In Video: Creating a Custom Door

The still photos in the Cruisin’ Photo Gallery are fascinating, but there’s nothing like a video to better understand a project. Kevin shares what he’s doing with Cruisin’ in his latest video. See it and more than 85 other videos in the Videos section.



So often, people see something in Kevin’s arsenal and say – well, you know. “What’s That?” focuses on a subject that is dear to many people’s hearts: tools….

Staying Grounded

You know you’ve been welding a lot when the ground clamp on your welder melts. “I just wasn’t getting a good ground one day,” Kevin recalls. “When I checked my clamp, I could see why.” The clamp attaches to the metal you are welding to provide a good ground. This time, it just got too hot.

Old-fashioned welding ground clamp
An “old-fashioned” welding ground clamp …
...and a new style magnetic ground
… and a new style magnetic ground

When Kevin went to buy a replacement, however, he discovered there is something new under the sun in welding. Rather than the traditional spring-loaded clothespin clamp, a new magnetic clamp is now available.

“This is a real advancement,” Kevin says after using his new ground for a couple of weeks. Rather than having to find an area where he can affix the top and bottom jaws of a clamp, Kevin just needs a small flat surface to which he can attach the magnet. This ground attaches to the welder the same way as the traditional clamp.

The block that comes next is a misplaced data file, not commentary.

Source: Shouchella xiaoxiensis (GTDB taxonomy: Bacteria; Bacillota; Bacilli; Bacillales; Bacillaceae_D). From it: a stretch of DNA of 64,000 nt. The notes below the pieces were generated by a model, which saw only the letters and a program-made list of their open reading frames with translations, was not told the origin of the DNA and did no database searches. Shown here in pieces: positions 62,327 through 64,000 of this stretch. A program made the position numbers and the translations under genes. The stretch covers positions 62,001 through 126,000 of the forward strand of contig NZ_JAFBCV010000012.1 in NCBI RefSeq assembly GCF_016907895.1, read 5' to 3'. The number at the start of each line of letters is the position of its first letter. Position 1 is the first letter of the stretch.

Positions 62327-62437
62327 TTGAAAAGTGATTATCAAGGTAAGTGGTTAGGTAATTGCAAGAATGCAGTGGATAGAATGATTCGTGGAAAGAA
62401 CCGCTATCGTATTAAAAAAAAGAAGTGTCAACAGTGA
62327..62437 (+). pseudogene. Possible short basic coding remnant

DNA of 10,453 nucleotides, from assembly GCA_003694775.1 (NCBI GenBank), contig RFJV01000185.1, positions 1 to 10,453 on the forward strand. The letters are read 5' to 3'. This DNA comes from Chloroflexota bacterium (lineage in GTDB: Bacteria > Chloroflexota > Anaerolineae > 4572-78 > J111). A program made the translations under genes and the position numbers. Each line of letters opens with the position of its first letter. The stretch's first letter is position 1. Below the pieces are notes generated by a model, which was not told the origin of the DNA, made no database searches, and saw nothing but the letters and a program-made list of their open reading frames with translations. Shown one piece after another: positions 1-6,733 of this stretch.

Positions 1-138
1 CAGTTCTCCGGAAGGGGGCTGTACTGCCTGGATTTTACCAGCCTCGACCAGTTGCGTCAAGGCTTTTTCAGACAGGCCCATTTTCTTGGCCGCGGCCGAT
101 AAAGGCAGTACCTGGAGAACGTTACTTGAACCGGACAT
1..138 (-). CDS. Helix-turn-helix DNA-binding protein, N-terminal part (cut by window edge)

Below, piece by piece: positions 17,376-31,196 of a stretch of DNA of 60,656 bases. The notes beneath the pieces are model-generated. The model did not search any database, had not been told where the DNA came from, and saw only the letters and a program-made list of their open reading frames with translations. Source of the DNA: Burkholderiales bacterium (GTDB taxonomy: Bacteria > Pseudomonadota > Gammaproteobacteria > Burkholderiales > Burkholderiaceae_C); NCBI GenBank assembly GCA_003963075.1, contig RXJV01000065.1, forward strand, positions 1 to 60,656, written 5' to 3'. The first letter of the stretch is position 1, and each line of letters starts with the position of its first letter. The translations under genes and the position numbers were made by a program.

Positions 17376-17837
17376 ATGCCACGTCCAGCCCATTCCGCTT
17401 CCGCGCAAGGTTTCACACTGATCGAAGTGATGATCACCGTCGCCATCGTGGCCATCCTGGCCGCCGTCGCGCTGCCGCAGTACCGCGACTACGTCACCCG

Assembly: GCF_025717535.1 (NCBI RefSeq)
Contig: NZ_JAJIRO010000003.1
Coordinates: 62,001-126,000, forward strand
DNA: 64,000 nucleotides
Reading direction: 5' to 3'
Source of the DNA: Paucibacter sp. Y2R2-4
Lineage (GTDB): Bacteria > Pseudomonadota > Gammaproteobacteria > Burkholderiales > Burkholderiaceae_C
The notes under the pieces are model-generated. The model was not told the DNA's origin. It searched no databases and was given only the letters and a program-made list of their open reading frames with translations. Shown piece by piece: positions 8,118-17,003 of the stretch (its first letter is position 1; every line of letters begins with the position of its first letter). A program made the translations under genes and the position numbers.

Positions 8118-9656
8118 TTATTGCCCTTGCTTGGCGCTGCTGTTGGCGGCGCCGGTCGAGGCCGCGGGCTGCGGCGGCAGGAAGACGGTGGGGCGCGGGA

There are various versions of magnetic grounds, including two magnets that attach top and bottom, and ones with different amperage ratings. Kevin purchased a Rigid 300 amp version (shown), which uses a powerful rare earth magnet.

You set the magnet on the metal surface that will serve as your ground. Once you turn the knob on top of the unit, the magnet holds fast to the surface. There’s no fumbling to make sure you get a good ground – you’ve got it with a simple twist of the wrist.

You can get this sort of ground at Home Depot – in fact, it looks like they no longer even carry the now-old-fashioned clamps! Learn more at the Home Depot site.

If you’d like to
know more about a specific tool, material or process, let us know. Email
us at info@kevincaron.com



Looking for a way to
make life more joyful and peaceful for yourself or a
friend who seems to have everything? A sculpture, fountain or
garden bell might just be the answer. Besides, you have an
“in” – you know the artist!

And it’s easy: Just
email info@kevincaron.com or
call 602-952-8767 to arrange for a private complimentary consultation. Or contact us if you would simply like to visit Kevin’s studio – he’d love to give you a personal tour.


For more frequent
news, sights and sounds, keep an eye on Kevin’s Web site at www.kevincaron.com, which
we update often.


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issue of MUSeINGS, or you know someone who is looking for a
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CONTACT US: Kevin Caron – 5831 N. 46th Pl. –
Phoenix AZ 85018-1236 – 602-952-8767 – info@kevincaron.com –



“Inspired sculpture for public & private